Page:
Some important points of tea oxidation:
- Oxidation needs to be controlled by an experienced tea master. The master should be capable of reading and following the color changes. He monitors the development of aroma & flavor properly and takes action as per the situation.
- Oxidation process can run from two to four hours. However there is no hard and fast rule in this regard. Some of the most crucial characteristics develop during oxidation process. They are color, briskness, brightness, astringency and strength. Each of these characteristics reach their maxima at different points of time. Hence the selection of the optimum time to get the best output is most important.
- As oxidation is an exothermic reaction. Due to the fact that it generates heat, it is susceptible to getting out of control too easily. Hence oxidation calls for strict monitoring of ambient conditions like temperature, humidity, airflow etc. The tea master generally maintains the temperature at around 29°C. He does this by blowing cool moist air through the rolled withered leaf known also by the moniker ‘dhool’.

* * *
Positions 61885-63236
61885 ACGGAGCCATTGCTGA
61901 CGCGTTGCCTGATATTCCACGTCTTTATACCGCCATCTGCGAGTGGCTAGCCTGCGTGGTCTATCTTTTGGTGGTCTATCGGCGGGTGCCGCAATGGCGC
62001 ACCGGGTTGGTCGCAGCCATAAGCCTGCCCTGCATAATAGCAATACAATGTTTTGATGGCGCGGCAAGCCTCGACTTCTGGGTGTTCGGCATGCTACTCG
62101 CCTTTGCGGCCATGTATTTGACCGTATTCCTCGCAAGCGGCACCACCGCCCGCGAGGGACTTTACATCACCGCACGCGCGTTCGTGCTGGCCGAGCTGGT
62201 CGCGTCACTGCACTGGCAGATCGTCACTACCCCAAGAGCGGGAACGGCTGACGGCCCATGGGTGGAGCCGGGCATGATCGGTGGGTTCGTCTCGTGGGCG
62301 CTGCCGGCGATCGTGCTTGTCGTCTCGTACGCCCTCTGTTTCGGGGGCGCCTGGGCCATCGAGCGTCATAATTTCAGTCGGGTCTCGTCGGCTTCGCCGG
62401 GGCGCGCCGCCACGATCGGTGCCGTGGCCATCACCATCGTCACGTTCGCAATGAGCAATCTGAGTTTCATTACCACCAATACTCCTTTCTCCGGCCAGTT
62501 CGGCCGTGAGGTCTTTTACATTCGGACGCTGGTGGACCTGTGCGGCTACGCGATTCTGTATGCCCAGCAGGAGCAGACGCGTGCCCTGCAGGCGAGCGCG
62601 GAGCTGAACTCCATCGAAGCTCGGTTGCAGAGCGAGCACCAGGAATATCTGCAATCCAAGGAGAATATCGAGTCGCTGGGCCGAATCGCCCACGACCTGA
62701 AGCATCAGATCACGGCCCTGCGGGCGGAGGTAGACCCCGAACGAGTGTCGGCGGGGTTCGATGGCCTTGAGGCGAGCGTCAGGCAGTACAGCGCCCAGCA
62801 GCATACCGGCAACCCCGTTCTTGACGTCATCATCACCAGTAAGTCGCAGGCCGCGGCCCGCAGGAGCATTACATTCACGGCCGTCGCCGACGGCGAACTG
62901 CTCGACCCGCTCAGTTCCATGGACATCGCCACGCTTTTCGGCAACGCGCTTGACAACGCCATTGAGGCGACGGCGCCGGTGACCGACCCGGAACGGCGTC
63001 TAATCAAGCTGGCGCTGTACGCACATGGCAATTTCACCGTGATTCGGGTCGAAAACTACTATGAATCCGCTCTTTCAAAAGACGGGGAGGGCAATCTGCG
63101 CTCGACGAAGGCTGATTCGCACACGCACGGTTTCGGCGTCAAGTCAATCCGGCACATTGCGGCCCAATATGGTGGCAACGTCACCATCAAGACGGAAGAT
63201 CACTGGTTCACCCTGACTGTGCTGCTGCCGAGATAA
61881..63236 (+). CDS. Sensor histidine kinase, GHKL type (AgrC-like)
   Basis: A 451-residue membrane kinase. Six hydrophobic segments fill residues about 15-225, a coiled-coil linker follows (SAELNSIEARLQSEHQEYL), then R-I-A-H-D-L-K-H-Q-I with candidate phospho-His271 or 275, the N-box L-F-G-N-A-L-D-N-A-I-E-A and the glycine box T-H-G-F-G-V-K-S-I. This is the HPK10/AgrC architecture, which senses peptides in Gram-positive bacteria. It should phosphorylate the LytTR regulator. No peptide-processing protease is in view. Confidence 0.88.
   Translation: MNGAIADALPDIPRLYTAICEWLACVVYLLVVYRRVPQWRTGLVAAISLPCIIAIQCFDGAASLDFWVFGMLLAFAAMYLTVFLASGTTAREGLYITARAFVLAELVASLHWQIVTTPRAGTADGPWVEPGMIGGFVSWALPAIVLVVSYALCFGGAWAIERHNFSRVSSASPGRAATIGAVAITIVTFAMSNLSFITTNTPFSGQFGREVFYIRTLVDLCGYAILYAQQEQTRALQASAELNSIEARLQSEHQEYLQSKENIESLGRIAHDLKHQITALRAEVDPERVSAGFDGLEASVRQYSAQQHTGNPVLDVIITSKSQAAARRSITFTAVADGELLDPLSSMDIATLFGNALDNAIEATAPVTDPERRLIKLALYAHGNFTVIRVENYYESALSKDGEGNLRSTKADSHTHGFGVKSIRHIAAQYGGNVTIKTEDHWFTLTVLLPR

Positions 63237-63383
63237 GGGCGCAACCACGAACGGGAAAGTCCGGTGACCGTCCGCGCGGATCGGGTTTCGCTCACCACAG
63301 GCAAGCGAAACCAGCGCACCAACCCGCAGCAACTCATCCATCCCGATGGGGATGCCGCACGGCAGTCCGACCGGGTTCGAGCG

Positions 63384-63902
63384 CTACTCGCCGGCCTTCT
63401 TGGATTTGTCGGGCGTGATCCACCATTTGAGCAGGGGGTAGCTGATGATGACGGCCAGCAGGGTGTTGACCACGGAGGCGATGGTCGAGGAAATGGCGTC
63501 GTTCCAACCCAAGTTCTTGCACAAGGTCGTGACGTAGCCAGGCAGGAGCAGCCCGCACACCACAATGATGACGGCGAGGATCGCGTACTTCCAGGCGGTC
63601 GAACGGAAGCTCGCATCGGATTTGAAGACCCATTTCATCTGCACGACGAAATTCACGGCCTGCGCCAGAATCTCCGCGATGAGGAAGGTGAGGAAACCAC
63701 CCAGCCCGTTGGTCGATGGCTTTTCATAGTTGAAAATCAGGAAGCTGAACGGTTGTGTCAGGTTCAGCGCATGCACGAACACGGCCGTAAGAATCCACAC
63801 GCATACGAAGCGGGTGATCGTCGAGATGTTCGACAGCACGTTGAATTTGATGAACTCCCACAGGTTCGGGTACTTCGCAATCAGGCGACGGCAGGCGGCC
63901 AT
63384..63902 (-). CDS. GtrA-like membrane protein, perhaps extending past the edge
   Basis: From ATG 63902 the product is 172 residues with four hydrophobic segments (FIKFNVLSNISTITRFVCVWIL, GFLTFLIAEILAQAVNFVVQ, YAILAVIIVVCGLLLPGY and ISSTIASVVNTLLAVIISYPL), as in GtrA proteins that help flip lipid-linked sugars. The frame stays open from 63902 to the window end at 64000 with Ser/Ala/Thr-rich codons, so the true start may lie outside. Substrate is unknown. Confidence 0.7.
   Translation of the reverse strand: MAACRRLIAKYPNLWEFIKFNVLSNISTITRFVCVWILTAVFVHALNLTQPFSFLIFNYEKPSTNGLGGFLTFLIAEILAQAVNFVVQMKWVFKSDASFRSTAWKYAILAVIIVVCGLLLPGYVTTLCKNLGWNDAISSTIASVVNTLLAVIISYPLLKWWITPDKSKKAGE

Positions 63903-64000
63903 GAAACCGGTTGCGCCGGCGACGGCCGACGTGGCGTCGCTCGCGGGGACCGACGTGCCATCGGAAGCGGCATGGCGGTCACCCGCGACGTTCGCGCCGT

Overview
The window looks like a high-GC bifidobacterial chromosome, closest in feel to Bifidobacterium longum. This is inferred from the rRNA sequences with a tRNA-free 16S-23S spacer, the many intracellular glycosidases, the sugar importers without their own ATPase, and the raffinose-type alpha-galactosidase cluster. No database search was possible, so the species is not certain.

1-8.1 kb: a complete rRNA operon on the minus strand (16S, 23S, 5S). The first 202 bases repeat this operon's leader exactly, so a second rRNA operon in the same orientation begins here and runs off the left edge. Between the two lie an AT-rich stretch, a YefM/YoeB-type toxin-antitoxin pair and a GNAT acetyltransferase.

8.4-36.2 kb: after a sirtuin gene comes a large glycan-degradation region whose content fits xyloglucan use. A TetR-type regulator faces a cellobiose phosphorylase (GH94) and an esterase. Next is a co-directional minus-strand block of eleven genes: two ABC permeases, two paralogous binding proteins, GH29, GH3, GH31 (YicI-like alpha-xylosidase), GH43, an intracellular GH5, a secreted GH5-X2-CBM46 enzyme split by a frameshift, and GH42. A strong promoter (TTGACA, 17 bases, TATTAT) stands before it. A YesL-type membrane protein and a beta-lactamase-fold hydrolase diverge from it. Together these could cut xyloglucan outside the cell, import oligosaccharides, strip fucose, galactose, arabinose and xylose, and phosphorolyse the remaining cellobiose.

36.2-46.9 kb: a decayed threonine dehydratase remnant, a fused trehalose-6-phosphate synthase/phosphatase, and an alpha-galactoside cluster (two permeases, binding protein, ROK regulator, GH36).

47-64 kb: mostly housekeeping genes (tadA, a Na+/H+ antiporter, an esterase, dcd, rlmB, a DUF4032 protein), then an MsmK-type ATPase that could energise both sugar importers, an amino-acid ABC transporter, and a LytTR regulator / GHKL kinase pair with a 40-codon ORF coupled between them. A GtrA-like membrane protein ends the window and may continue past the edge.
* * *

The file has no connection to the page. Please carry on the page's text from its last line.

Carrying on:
- The tea master needs to maintain a ventilation standard. It should be around fifteen to twenty complete changes of air every hour with an optimum level of humidity at 98%.
- Another prerequisite for oxidation environment is it should be clean and hygienic. It should be free from stale juice deposits to avert bacterial infection.
- The tea master needs to ensure proper rate of oxidation. He should maintain an optimum withering level as hard withering results in slower oxidation.
- Mixed leaf and damaged leaf leads to uneven oxidation. Hence segregation of leaf at the time of withering may help in quality improvement of made tea.